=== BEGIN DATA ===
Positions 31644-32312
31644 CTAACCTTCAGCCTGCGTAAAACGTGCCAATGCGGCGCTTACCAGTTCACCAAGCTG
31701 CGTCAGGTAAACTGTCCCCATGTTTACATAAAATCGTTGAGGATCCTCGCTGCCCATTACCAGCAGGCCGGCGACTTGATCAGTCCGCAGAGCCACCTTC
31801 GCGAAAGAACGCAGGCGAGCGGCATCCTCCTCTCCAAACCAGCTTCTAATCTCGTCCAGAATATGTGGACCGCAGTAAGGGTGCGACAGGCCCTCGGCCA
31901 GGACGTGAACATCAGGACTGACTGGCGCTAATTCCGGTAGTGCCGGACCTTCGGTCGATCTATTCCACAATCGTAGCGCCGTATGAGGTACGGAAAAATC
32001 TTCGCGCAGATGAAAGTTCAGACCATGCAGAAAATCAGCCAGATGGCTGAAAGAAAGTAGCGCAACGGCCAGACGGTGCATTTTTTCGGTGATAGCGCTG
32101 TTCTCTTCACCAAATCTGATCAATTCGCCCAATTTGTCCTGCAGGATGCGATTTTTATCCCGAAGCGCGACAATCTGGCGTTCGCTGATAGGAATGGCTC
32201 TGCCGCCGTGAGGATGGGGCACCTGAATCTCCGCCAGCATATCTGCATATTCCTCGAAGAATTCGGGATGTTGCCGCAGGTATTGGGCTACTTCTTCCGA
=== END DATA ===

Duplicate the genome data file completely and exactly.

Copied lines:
Positions 31644-32312
31644 CTAACCTTCAGCCTGCGTAAAACGTGCCAATGCGGCGCTTACCAGTTCACCAAGCTG
31701 CGTCAGGTAAACTGTCCCCATGTTTACATAAAATCGTTGAGGATCCTCGCTGCCCATTACCAGCAGGCCGGCGACTTGATCAGTCCGCAGAGCCACCTTC
31801 GCGAAAGAACGCAGGCGAGCGGCATCCTCCTCTCCAAACCAGCTTCTAATCTCGTCCAGAATATGTGGACCGCAGTAAGGGTGCGACAGGCCCTCGGCCA
31901 GGACGTGAACATCAGGACTGACTGGCGCTAATTCCGGTAGTGCCGGACCTTCGGTCGATCTATTCCACAATCGTAGCGCCGTATGAGGTACGGAAAAATC
32001 TTCGCGCAGATGAAAGTTCAGACCATGCAGAAAATCAGCCAGATGGCTGAAAGAAAGTAGCGCAACGGCCAGACGGTGCATTTTTTCGGTGATAGCGCTG
32101 TTCTCTTCACCAAATCTGATCAATTCGCCCAATTTGTCCTGCAGGATGCGATTTTTATCCCGAAGCGCGACAATCTGGCGTTCGCTGATAGGAATGGCTC
32201 TGCCGCCGTGAGGATGGGGCACCTGAATCTCCGCCAGCATATCTGCATATTCCTCGAAGAATTCGGGATGTTGCCGCAGGTATTGGGCTACTTCTTCCGA